Thursday, July 9, 2009

Use the same environment for dev and production

One nice thing about Java is that it is portable. You can compile an application on Windows and run it under Linux, or whatever OS Java has been ported on.

While it is pretty nice, it is sometimes misused: people develop on one OS an application that is only going to run on another one in production.

And while it works, there is still big differences in both OSes, and to do some things, you then have to know how to do them properly in both OSes.

The thing is, if you are a baby Java developer that has only ever developed under Windows, are you going to be aware of the specifics of Linux enough to write production code?

Answers itself pretty easily doesn't it?

You have to have a deep understanding of the target platform you are coding for, we will all agree on that. And the only solution for this is for you to code under the same OS your code will run in production.

Let's be more extreme: my friend Amaury makes his team use Ubuntu Desktop for coding, and uses Ubuntu server for production. And I think it is the way to go: I'm sure by now his team knows the distibution inside out.

It enables them to write more maintainable code (ever tried maintaining a config file for Windows and one for Linux? A nightmare), as well as better code because they are proficient at using their production platform's OS.

Working all day long under your target OS is the best way to learn about it, and certainly the fastest.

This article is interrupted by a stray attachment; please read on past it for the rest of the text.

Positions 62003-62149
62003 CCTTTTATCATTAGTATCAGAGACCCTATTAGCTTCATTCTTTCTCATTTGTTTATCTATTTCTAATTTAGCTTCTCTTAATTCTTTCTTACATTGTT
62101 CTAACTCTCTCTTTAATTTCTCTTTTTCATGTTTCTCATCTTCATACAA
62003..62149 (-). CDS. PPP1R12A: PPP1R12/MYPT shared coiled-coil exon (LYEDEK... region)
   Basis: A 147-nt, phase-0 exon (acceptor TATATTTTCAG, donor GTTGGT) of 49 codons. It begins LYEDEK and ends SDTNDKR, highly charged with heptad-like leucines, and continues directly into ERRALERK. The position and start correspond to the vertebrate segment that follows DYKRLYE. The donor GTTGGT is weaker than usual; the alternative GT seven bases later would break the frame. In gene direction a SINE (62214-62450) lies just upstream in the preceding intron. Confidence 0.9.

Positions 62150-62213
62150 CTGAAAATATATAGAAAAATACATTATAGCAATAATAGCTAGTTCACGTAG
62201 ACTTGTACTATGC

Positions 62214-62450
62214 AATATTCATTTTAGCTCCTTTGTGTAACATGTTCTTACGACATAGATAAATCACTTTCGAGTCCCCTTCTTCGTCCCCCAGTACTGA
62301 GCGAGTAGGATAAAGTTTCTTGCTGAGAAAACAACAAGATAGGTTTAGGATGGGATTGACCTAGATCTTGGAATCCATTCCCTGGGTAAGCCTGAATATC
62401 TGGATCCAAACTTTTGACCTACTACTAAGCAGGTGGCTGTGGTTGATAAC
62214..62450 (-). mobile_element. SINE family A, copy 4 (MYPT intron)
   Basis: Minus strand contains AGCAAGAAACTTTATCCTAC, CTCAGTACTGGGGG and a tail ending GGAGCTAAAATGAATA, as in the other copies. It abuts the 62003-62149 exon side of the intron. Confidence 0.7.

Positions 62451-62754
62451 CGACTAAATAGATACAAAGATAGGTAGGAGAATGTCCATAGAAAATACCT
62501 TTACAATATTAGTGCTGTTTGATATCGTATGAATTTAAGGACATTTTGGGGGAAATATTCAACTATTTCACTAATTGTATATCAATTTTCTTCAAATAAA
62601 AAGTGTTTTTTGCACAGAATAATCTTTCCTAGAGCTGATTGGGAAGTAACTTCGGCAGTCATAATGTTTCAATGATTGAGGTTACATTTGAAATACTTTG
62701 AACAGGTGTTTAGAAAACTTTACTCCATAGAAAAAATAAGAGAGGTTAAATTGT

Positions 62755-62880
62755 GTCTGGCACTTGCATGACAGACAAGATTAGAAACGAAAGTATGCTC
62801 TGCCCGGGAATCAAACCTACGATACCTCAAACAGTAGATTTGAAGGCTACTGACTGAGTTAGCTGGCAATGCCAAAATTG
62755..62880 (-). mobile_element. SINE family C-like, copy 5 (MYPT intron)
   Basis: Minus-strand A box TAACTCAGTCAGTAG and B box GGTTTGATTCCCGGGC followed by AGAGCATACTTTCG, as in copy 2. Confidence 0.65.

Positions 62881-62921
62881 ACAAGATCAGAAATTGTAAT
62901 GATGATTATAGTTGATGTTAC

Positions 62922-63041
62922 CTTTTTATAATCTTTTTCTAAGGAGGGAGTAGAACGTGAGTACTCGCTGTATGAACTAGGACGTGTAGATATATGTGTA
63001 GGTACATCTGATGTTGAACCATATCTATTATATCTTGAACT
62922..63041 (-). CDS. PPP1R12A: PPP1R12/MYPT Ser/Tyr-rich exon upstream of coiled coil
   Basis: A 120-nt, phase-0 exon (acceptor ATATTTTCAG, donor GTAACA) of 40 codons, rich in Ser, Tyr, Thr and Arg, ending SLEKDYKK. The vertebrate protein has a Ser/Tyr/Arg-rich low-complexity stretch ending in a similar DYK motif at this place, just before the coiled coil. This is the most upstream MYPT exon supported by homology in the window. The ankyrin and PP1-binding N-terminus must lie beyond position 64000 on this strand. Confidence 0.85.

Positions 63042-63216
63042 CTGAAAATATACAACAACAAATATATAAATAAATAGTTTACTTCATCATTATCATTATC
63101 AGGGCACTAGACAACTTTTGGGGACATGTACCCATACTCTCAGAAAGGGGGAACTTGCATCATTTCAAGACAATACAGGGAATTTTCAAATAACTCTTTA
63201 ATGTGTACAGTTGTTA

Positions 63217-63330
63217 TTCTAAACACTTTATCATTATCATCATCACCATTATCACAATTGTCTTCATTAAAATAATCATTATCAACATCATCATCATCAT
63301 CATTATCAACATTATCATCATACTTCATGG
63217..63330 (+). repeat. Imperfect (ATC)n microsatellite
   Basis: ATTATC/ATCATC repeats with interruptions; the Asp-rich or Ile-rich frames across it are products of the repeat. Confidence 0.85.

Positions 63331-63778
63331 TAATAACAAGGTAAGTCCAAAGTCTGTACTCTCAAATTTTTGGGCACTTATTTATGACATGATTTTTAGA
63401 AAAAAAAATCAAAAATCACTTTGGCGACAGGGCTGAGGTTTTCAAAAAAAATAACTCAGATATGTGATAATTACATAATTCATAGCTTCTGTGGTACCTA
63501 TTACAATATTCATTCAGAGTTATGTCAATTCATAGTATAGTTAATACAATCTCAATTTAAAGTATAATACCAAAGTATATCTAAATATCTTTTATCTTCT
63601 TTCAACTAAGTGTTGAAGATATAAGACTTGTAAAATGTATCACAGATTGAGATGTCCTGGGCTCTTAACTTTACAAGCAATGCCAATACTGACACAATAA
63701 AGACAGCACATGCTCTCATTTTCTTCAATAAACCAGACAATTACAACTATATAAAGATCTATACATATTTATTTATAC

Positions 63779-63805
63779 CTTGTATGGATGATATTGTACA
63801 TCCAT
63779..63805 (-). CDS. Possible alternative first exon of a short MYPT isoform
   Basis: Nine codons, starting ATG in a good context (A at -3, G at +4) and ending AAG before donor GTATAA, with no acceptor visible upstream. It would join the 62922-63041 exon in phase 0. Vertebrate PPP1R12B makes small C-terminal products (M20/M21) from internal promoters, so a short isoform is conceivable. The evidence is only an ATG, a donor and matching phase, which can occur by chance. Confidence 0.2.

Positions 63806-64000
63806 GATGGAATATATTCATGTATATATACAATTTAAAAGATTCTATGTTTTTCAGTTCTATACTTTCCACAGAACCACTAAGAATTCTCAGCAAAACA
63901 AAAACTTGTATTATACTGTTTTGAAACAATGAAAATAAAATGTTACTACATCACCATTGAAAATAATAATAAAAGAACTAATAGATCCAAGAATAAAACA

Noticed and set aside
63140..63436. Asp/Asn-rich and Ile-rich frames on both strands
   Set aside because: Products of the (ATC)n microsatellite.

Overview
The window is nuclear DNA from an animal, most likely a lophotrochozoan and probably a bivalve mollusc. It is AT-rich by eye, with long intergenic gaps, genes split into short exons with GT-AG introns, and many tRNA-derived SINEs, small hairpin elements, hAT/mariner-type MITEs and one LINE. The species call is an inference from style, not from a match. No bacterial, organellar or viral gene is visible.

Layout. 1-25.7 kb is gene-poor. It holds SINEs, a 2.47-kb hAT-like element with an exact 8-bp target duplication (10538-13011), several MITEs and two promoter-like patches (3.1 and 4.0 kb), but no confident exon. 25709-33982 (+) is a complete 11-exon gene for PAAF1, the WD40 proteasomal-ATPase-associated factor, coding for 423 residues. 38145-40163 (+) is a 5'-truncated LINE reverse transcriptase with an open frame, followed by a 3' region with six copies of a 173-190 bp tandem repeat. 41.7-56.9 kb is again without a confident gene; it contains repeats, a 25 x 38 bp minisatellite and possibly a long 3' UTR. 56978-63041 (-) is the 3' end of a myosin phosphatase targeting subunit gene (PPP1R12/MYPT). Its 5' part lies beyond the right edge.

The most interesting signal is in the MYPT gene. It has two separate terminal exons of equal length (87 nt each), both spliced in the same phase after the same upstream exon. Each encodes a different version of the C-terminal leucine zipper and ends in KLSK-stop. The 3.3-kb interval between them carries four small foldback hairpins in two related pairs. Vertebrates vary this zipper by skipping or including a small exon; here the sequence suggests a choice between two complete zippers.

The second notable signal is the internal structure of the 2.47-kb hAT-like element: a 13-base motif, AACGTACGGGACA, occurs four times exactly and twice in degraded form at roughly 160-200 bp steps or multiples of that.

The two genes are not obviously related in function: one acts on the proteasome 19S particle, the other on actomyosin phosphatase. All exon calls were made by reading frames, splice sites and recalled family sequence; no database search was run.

The most annoying thing is that sometimes the dev have to stay under Windows because of some kind of dumb reason such as the mail server of the company being Exchange. In that case they are solutions. VMWare for example, or simply Evolution.

For the sake of clarity, let me take an unrelated example.

What is the fastest way to learn a language? You got it: living in the country. And you'll end up speaking like a native.

That's what I want.

1 comment:

Amaury said...

Thanks for citing me as an example. :-)

It's true. Using the same OS on development workstations and on servers avoid a lot of problems. I never heard a developer saying "I don't understand, it works on my computer" for an architecture reason.
More, we update all the machines at the same time. Thus, we are sure to have the same version of all packages (Apache, MySQL, PHP, ...) everywhere.

One day, we found that MySQL didn't manage correctly a tough request. We just had to update to the next version of Ubuntu to correct it. It would have been difficult to identify the problem - and to find a global solution - if we had an heterogenous computer park.

But having the same OS on every computers is not enough. Development is done under very specific conditions; on a developer's computer, there is a lot of projects and libraries which are "in progress" state.
So it's very important to have a pre-production platform, miming the production state. It's the only mean to test a new development in real conditions (well, as close as possible to the production conditions).

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